find myself thinking about all that has taken place.  One of my affirmations is, “When I stay
connected to the Divine, miracles occur and without struggle my life is
transformed.”  I think that’s
exactly what’s been happening.  I don’t
know why I’m so surprised.  I’ve never
created an affirmation and focused on it where it hasn’t worked.  Never! 

 
Several
months ago I discovered a new prayer that I’ve incorporated into my nightly
prayers.  “Come Holy Spirit, fill
the heart of Your faithful.  Enkindle in
me the fire of Your love.”  I found
it to be a comforting prayer and truly the desire of my heart.  I think the Holy Spirit has accepted my
invitation.  I’m always a little curious
about where my faith journey will take me. 
It shouldn’t surprise me that it has brought me further into the fold of
the Catholic Church.  I’ve gone off
looking for alternatives many times but I’m always led back to the church of my
birth.  Certainly, I have kept an open
acceptance of other modalities. I’ve studied Reiki.  I practice yoga and I love the insights
afforded me with the Enneagram.  I
facilitate Artist Way programs and have attended many mediation sessions with
leaders of different faiths.  I read many
different books about different spiritual concepts.  All of these experiences have led me to a
deeper faith and a greater awareness of a personal god. 

This
year, however, has brought with it the additional gift of several new female
friends who are practicing Catholics and it has been a wonderful, heartwarming
experience.  We certainly are not all in
the “same place” in our faith journey but there’s no judgment.  We simply are accepting of our different
stages, accepting and yet still supportive. There are many studies showing the
healing qualities associated with belonging to a support group.  I feel like I’ve discovered a gift with the
friendship of these women, the gift of being supported in my faith journey and
I am grateful that this new community has added to this feeling that something
wonderful is about to happen.  Now,
there’s an affirmation I can focus on and wait for it to come to fruition,
“Something wonderful is about to happen.”  The really cool part of this affirmation is I
have discovered that that Something Wonderful is having this feeling of blessed
expectation and that that in itself is just marvelous.

Don’t Make a Resolution, Create an Affirmation

How many new years have you tried to enact some form
of change for yourself?  New Year’s
resolutions present themselves every January, and once in a while a resolution
works but all too often they fail leaving us exactly where we started and
feeling powerless or just plain sad.  One
of the problems with a resolution is that most of them are phrased using the
future tense.  “This year I will begin
exercising.”  “As of January 2nd, I will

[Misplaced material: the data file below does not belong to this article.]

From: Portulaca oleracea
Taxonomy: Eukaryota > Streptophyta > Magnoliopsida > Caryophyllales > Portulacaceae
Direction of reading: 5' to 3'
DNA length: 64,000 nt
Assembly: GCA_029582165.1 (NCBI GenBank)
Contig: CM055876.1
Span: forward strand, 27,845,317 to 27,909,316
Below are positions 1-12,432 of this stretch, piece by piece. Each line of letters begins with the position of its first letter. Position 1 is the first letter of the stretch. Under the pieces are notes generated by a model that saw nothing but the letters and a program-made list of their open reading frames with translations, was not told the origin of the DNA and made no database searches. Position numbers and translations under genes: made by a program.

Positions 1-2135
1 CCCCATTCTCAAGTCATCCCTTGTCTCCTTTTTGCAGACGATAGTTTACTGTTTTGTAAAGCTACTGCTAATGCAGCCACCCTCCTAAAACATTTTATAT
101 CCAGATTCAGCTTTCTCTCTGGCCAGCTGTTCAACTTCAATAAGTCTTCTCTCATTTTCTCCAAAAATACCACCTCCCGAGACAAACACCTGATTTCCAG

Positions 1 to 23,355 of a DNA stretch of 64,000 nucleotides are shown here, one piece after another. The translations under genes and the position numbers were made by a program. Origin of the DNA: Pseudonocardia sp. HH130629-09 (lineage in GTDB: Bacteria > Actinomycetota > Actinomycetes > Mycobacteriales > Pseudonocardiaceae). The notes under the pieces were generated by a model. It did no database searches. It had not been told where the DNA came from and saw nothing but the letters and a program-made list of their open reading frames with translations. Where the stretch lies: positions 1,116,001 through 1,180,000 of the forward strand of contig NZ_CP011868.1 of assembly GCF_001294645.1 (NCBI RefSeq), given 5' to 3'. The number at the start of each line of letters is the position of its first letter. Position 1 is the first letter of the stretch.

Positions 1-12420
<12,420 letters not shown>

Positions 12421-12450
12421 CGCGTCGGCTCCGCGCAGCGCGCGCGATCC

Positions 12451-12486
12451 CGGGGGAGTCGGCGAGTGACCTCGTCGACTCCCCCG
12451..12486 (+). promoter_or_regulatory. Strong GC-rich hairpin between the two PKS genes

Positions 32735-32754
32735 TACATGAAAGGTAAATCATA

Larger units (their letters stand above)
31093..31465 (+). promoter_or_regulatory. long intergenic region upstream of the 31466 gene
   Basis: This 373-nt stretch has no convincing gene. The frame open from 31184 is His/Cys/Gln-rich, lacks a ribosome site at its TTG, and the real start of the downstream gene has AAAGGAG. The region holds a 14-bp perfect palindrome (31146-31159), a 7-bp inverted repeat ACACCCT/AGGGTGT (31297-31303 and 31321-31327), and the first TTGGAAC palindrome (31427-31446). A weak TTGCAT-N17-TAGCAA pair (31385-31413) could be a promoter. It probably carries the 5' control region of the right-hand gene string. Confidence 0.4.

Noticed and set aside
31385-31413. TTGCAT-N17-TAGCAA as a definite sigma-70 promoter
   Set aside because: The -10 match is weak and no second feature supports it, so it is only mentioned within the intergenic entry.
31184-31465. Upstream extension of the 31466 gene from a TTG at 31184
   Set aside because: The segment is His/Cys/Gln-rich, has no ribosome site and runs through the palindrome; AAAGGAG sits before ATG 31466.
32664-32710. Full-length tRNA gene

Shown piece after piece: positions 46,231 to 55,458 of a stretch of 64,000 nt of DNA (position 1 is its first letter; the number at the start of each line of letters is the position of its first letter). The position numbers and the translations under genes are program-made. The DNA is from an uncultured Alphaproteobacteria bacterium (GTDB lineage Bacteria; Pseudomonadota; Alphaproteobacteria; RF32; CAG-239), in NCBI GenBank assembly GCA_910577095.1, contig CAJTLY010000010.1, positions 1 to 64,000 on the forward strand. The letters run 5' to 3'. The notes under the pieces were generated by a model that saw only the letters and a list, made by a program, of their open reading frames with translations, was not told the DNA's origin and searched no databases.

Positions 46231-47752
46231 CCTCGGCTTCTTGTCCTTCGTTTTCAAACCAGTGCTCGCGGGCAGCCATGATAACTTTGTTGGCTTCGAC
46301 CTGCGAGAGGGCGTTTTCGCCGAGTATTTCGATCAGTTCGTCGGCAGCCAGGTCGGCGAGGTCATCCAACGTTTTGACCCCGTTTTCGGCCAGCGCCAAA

begin my diet.”  “I will stop
smoking.”  It’s like making a wish and
then sitting back and waiting to see if it comes true or not.
A more effective way to initiate change in your life
is to set an intention and then to create an affirmation.
When teaching yoga I encourage the participants to
“set an intention” for their practice session.  That’s all I say.  I could give them examples but it’s so much
more effective and powerful when a yogi forms his or her own intention.  I have carried this beginning practice step
into my life.  I make an effort to set an
intention for each day and especially for the beginning of the New Year.  Once my intention becomes known to me, I then
form an affirmation to cement it into my mind, body and spirit.
 
What exactly is an affirmation?  An affirmation
is a statement that makes firm that which you believe.  It is a statement
about that which you perceive to be true. 
You can have positive or negative affirmations.  When I began
writing out my affirmations, I discovered the power of controlling my
thoughts.  Once you take charge of what
you’re thinking, you then take charge of your life.  For me there was also joy and power in the
process of creating the affirmations.  I
love testing the words, seeing what resonated and deciding what was so important
to me that I would focus on it day after day.
Not sure it will work for you?  Think about this.  All those negative statements you’ve been
telling yourself for as long as you can remember, how have they been working?  They’ve probably worked quite well but
unfortunately not to your benefit. 
Changing them to positive statements will work too and think how much
better you’ll feel.
What does your self-talk look like?  Sometimes,
you’re having the conversation when you’re alone.  Sometimes, you’re saying
the same things to yourself but you’re not alone.  And, sometimes you’re saying things aloud
about yourself that you would never say to or about a dear friend.  What are the phrases you’ve adopted over the
years?  “Boy, am I stupid.” or “I never get it right!”
How about, “I can’t do that.” or “It frightens me.”  An affirmation is about changing the things
you tell yourself in order to empower yourself and improve the quality of your
life.  It’s a powerful free tool that can
make a positive difference in your life.  Begin by noticing when your